Library to Create New Stereoscopic Photography Fellowship and Collection with National Stereoscopic Association
The Library of Congress will create a new National Stereoscopic Photography Research Collection, fellowship and public program in collaboration with the National Stereoscopic Association to support one of the nation’s largest collections of this photography format, the two organizations announced today.
Stereographs are paired photographs that provide an illusion of three-dimensionality when placed in a special viewer called a stereoscope. They were among the first photographic entertainment formats that became popular from the Civil War to the early decades of the 20th century when new technologies like motion pictures captured the public’s attention. Recent technical innovations like virtual reality have brought renewed focus to both the history and continued use of the stereo format.
The Library’s Prints and Photographs Division holds one of the foremost collections of stereographs, dating from early daguerreotypes in the 1850s to published sets from the 1930s. More than 40,000 have been digitized and are available online at https://www.loc.gov/pictures/collection/stereo/.
A monetary donation from the association has established the National Stereoscopic Photography Research Fellowship and annual lecture at the Library of Congress. The award will ensure support for research on stereoscopy and the history of photography within the Prints & Photographs Division holdings and the unparalleled photographic history collections at the Library of Congress — including over 15 million photographs, rare publications, manuscript materials and historic newspapers — and build awareness of the Library of Congress as a premier research center for photographs in this format.
“The Prints & Photographs Division is excited by the opportunity to host its first research fellows dedicated to the study of photography,” said Helena Zinkham, chief of the Library’s Prints and Photographs Division. “The gift by the National Stereoscopic Association will give new scholarly focus to this pivotal, but often overlooked, format.”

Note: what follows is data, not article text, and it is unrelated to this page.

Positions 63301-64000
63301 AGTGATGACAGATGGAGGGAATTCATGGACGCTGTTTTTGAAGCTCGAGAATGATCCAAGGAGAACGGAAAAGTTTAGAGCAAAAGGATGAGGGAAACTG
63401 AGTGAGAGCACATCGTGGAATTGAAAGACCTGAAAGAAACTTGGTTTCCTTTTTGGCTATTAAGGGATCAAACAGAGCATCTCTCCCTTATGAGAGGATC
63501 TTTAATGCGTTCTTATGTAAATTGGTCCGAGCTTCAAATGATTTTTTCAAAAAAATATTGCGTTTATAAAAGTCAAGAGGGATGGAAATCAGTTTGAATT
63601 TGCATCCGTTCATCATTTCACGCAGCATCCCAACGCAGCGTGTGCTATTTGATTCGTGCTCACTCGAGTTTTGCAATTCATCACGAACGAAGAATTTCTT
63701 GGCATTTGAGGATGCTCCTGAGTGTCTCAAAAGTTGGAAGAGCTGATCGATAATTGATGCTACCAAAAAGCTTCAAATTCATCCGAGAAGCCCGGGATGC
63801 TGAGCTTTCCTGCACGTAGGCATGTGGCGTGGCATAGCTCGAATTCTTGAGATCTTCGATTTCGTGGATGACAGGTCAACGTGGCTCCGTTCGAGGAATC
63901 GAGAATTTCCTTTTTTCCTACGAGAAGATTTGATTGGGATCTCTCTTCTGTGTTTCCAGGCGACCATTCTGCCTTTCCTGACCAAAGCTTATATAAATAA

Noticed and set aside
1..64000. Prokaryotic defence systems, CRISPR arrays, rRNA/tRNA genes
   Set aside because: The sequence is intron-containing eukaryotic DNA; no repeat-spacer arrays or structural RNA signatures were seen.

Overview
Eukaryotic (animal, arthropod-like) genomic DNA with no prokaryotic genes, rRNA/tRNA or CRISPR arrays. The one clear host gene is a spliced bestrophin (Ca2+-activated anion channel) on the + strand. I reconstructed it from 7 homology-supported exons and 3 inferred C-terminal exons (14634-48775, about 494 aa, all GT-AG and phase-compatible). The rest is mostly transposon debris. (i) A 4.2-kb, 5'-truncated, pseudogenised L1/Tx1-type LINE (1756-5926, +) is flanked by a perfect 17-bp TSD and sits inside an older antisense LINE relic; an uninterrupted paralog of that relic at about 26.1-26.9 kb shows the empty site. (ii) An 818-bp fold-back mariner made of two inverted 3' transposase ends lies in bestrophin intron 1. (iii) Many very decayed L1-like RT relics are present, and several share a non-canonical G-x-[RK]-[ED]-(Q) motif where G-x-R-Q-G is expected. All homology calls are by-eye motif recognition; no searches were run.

“The National Stereoscopic Association sees this as an ideal collaboration, addressing the missions of both organizations. We are delighted to collaborate with the Library of Congress to increase awareness of the importance of stereoscopic photography and to support the scholarship and visibility of photographs as historic resources,” said John Bueche, president, National Stereoscopic Association.
The Library of Congress National Stereoscopic Association Fellowship committee will award up to two fellowships annually (with award amounts from $3,000 to $6,000) to be used to cover travel to and from Washington, D.C., accommodations, and other research expenses to assist fellows in their scholarly research and writing projects on stereoscopic photography, or more broadly within the field of photographic history to the extent that research is connected in some manner to the Library’s holdings on the format.
Graduate students, postdoctoral researchers, independent scholars, creators and other researchers with a need for research support are encouraged to apply.
Additional information about applying for the fellowship is available at this link: https://www.loc.gov/rr/print/national_stereoscopic.html.
The application deadline is April 15, 2022, and notification of selection will occur at the National Stereoscopic Association’s annual convention in August 2022. The Fellowship research must be completed in 2023.
Additionally, the National Stereoscopic Association is donating a complete collection of the organization’s StereoWorld magazine, related research files, organizational records, historic publications, checklists, and member materials to build the collection and assist in the research and interpretation of stereo photography. The collection will provide an archival home and historic record of the association and its contributions to the field at the national library.
The Library of Congress is the world’s largest library, offering access to the creative record of the United States — and extensive materials from around the world — both on-site and online. It is the main research arm of the U.S. Congress and the home of the U.S. Copyright Office. Explore collections, reference services and other programs and plan a visit at loc.gov, access the official site for U.S. federal legislative information at congress.govand register creative works of authorship at copyright.gov.
# # #
Media Contact: Brett Zongker, [email protected]
Public Contact: Micah Messenheimer, [email protected]